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    @AlaskaMan - "It could be anything , steal, " - wouldn't you have to commit robbery to get that? – Michael Harvey Jan 27 at 13:40
  • @StayOnTarget Have you factored in the consequences when that partner finds the "best" cake pan missing ? :) – Solar Mike Jan 27 at 14:28
  • @SolarMike ha ha ha I should edit it to say "buy a new cake pan..." – StayOnTarget Jan 27 at 14:28
  • @StayOnTarget yes, I've been caught in the past - vacuum cleaner not cleaned etc etc :) – Solar Mike Jan 27 at 14:30
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I know its not a fix as such, but its probably not worth going out your way to fix this issue, The desk in question is very cheap and a new top can be purchased for as a little as £6.

https://www.ikea.com/gb/en/p/linnmon-table-top-white-00251135/

Despite being honeycomb particleboard these tops are suprisingly strong so im suprised your mount managed to make such a hole. I also have a monitor mounts with 2 monitors on it on this top and its held up fine for over 3 years now.

EDIT: As David Wheatly said for your size it would be £29.https://www.ikea.com/gb/en/p/linnmon-table-top-black-brown-10251352/

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  • Not for the size that they currently have (£29). The edge facades of mine have begun to stop being stuck to the interior frame, and mine has sections where you can clearly see the cardboard interior. I really don't want one of these again. – David Wheatley Jan 26 at 11:21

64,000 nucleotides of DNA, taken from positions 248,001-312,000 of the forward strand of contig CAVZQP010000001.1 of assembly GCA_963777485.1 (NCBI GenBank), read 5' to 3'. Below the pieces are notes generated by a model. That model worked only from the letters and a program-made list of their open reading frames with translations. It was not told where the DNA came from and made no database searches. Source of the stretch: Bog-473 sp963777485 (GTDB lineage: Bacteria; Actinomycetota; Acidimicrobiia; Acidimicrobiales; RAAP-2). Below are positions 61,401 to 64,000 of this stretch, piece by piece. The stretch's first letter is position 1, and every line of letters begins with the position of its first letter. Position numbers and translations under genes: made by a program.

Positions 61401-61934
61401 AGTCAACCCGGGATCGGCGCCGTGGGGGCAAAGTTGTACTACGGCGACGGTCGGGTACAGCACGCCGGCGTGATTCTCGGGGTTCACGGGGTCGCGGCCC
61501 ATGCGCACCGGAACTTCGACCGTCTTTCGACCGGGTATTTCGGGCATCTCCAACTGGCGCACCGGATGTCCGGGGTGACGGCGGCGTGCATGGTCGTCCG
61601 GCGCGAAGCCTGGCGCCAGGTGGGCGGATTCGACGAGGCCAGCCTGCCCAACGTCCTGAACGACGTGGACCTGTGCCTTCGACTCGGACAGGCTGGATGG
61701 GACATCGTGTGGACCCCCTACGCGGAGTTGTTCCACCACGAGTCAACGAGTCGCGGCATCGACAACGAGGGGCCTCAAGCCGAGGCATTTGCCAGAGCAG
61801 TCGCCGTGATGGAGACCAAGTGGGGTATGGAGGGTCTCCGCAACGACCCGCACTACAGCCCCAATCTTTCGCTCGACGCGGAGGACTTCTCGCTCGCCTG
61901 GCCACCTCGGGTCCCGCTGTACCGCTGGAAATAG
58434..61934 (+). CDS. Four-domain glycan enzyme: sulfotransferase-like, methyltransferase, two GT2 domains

• @DavidWheatley Thats very true, Apologies i did not see the size when i first read the question. – GamerGypps Jan 26 at 11:23
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    Still, for the price, these are basically disposable items. – FreeMan Jan 26 at 12:07
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    @DavidWheatley Or for only about twice that price, you can get an actual wood tabletop about that size that will last for decades. – Darrel Hoffman Jan 26 at 15:15
  • @DarrelHoffman I can really recommend the LILLTRASK work surfaces. Not real wood, but solid, and incredibly tough. Check out this LILLTRÄSK from IKEA. Here’s a little more information: ingka.page.link/ra75X7SdEd8sxqDj6. It’s even a bit longer than the one OP is using – Tim Jan 26 at 23:07
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enter image description here

Enlarge your hole to a minimal rectangle with square corners that meets the edge of the desk's frame. Cut a block of wood to match the indicated hole. Glue it to the wood frame (marked in green), and to the (interior) bottom of the desk if it's smooth enough. Run screws as indicated in the picture, so that they pierce through the wood frame and the block. Pre-drill holes if possible. After the glue dries, use the monitor mount clamp over the repaired section to avoid making another hole.

If there is no identifiable wood frame, don't attempt this.

Many hardware stores that will cut lumber for you will also sell partial pieces at a steep discount (or free).

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    Agree. I'm assuming absolute minimal tools available from the question's framing... So make the hole rectangular by scoring it repeatedly (first very gently then progressively deeper) with a simple boxcutter / 'snap off' blade you run along some hard flat straightedge. If you have a handsaw and are in a typical city, you'll find suitable wood along the road in skips or near communal bins. – user3445853 Jan 28 at 12:19